Jottings from Fifth and G: I rode an elephant!
So there we were, two intrepid travelers in Thailand, staring into the face of this huge animal with kind eyes. Who knew they were so big?
We were traveling with my stepson and his wife. The handler of this gray mountain on legs, with a tail at both ends, told us how easy it was to climb to the top of this mountain and perch on its back without the use of a ladder, saddle or reins. He said we had three choices:
1. The elephant could lay down. Yes, imagine this mountain rollling onto its side, letting me scramble up her side and perch on top. Then the mountain stands up, moving its body through 90 degrees with me trying not to fall off.
2. The elephant remains upright and lifts one of her front legs as a one-step ladder and you leap up like you stood on a snake, and land safely on its back.
3. The elephant bends down at the front and you scramble up its trunk, over its head and then turn 180 degrees to face forward.
Once up, you settle on her neck in front of her shoulder blades and place your feet and legs behind her ears. Basically, you assume the posture of a jockey on a horse, only this is an elephant. That was it. No forklift or extension ladder option.
The younger folks chose option 2 and leapt youthfully onto their elephants' backs with ease.
Carolynne was next. Option 1, please. I wish that I had taken a video. Carolynne got to the base of the elephant's stomach, then began the slow climb to the peak. With many helping hands she made it, cutting a groove in the poor elephant's side with her nose.
Since my leaping days are long over, I also chose option 1. With my most cavalier smile and John Wayne walk, I scrambled aboard and somehow managed to get in position.
It's high up here! I could imagine my broken body lying beside this gentle giant. Now in position, with no way to get off, we are told that we would now take a 45-minute trek over a mountain to some mountain pools where the elephants can swim and frolic around.
These gentle giants began walking, and I realized that the place where I have placed my bottom moves up and down and from side to side as the elephant walks.
You do your best not to choke her with your knees as you cling on for dear life leaning forward for going uphill trying to wrap your arms around the giant's head and lean back going downhill grabbing hold of the one rope that is tied around the elephant's middle behind you.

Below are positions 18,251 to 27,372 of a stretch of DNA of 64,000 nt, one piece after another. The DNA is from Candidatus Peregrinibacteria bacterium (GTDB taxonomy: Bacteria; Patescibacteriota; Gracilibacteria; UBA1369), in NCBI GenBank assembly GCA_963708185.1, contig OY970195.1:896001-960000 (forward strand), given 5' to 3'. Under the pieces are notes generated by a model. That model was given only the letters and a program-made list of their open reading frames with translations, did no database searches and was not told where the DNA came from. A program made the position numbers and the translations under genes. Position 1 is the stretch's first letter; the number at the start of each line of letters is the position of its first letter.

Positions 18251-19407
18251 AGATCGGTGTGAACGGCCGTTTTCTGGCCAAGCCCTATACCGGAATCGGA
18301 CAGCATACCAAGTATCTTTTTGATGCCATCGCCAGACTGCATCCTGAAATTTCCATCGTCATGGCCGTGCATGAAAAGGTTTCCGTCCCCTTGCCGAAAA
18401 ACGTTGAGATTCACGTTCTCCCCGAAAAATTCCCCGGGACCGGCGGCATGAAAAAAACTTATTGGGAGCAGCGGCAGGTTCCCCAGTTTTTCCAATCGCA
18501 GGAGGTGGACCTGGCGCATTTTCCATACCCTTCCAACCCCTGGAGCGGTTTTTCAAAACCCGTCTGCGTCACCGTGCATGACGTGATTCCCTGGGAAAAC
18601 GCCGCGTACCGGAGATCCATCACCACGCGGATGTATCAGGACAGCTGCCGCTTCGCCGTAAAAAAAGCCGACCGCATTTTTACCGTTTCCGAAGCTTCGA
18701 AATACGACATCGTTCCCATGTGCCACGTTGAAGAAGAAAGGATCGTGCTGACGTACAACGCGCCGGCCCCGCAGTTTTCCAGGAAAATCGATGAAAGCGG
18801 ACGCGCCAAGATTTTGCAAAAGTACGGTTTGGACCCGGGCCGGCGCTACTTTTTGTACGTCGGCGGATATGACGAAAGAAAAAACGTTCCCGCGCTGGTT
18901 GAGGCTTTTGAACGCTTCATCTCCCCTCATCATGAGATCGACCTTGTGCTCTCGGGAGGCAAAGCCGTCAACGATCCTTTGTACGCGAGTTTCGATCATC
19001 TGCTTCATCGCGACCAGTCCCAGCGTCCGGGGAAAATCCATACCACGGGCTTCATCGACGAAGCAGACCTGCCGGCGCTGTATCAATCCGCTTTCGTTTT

The pathways to the mountain pools exceeded my worst fears. Narrow dirt paths cut through the trees, winding with steep slopes in all directions. Along the way my gentle giant moved with grace and patience except when her fellow elephants were not moving fast enough or when she spotted some tasty bamboo branches down the hill.
Our paths were literally the width of the elephant. I know because as she moved carefully between trees her ears and my legs touched them. The paths were strewn with large fallen tree limbs, and had giant tree roots bursting out of the ground. It appeared to me that these obstructions only appeared when we were moving down the particularly steep, winding and scary path.
As I looked down the hill on my outside, I noticed that I could not see the bottom. So if I fell off, I would be falling off two mountains.
As we neared the clearing to the mountain streams, my terror had subsided, and I thought back to how carefully my elephant negotiated each obstacle.
This gentle giant would suddenly go into slow motion, lifting and planting each foot carefully as it navigated the obstruction. Never putting a foot wrong, even with me squirming and twitching on her back.
I am so grateful to have experienced this gentle giant. She took great care of this annoying creature on her back. I gave her a heartfelt hug and thanked her for my safe passage and I knew that I would relish this one-time only experience for the rest of my life.
Roy Houston is a member of the Jottings group at the Lake Oswego Adult Community Center.
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